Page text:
::gasp:: *clutches chest* Never say that to a librarian Bill. No matter if it's true. Lie and save us the pain! :)


Trudi Sue wrote: "I'll have to search it out ..... our library does not have it in their system. It does sound like a very interesting book!"

I'd be really curious to see what you think of it Sue. It's a tough one, upsetting, but I just could not put it down. I felt so invested in the outcome.


Trudi Tressa wrote: "Depravity from the privileged end of life is for me more terrifying. Instead of violence due to struggles it's due to boredom..."

Ah. I think you really hit the nail on the head there Tressa. I never thought of it from that perspective, but you might be onto something.


message 16: by Adam (new) - added it

Adam Floridia This book must be relatively rare. Your review made me visit Amazon, and there are some expensive copies!


Tressa Some copies are priced high and some are more affordable. Not sure why. I paid more for my PBK copy than I see available now. Grab one while you can.


message 18: by Adam (new) - added it

Adam Floridia Tressa wrote: "Some copies are priced high and some are more affordable. Not sure why. I paid more for my PBK copy than I see available now. Grab one while you can."

I just bought one of the $1 ones. I wonder what's with the expensive ones. Collectors editions?


message 19: by Sue (new) - added it

Sue Smith Trudi wrote: "Sue wrote: "I'll have to search it out ..... our library does not have it in their system. It does sound like a very interesting book!"

I'd be really curious to see what you think of it Sue. It's..."


Now I'll have to try to find it!!!! My curiosity has been tickled!


Trudi Sue wrote: "Now I'll have to try to find it!!!! My curiosity has been tickled! ..."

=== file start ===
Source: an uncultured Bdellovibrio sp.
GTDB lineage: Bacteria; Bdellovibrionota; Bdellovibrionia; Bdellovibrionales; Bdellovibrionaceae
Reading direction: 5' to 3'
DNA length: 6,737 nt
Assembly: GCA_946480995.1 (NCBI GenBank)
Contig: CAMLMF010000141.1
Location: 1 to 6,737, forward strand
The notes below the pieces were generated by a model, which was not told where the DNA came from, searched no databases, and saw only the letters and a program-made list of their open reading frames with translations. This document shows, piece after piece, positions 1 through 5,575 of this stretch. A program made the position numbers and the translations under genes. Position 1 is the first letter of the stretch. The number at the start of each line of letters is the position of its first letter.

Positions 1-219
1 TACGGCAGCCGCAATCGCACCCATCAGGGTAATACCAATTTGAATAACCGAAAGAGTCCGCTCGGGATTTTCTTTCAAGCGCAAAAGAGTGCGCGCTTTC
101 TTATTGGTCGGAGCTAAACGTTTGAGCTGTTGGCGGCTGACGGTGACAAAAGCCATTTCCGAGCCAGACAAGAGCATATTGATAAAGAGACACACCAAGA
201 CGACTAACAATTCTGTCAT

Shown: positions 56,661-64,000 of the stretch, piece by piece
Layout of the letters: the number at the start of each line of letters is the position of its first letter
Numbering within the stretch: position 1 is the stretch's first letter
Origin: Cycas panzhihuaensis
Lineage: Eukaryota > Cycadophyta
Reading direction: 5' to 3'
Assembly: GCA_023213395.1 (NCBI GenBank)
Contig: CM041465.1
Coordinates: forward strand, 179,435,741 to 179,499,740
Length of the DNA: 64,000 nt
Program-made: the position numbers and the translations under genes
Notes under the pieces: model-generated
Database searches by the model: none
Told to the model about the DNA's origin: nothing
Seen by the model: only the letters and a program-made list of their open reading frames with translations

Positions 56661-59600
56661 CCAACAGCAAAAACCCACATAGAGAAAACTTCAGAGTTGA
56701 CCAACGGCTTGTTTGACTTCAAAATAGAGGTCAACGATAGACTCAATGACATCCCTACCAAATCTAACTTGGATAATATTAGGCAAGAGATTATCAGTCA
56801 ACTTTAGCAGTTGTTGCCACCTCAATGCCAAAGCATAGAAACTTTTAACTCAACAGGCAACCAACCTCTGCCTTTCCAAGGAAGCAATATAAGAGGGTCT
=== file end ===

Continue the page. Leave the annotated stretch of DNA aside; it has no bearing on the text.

Oh noes! First Laymon, now this!


Tressa Adam, I guess collector's editions; first editions. I never care about any of that. I just want to read the book. Can't wait to hear what you and Sue think about it. When you're finished there's a thread in the Novels folder you can join in.


message 22: by Sue (new) - added it

Sue Smith Tressa wrote: "Adam, I guess collector's editions; first editions. I never care about any of that. I just want to read the book. Can't wait to hear what you and Sue think about it. When you're finished there's a ..."

Excellent!


message 23: by Cara (new) - rated it 4 stars

Cara Lynn You are right to compare it to The Girl Next Door - both are based on the terrifying true tragedy of Sylvia Likens.


message 24: by Laura (new)

Laura Canning Great review, Trudi. Can't quite get my head around other reviews of this book which slate it for not having enough 'graphic torture' (er, possibly go and see a shrink?) or for being 'unrealistic' because it shows nice middle class kids being evil (er, have you ever read Lord of the Flies or about pack mentality?) The reaction to it reminds me of The Blair Witch Project - people whining b/c it wasn't 'scary' or 'graphic' enough. If you can't use your mind to imagine how terrifying it would be to be naked, tied up, isolated and told you're going to be murdered, then no amount of 'graphic torture' scenes will work on you. Each to their own and all that, but I am genuinely chilled at how many reviewers here are slating the book because it wasn't explicit or graphic enough! Sad that some ppl have no imagination.


Jennifer Litscher Sister! As I read the last 50 pages I, too, thought of the movie The Strangers!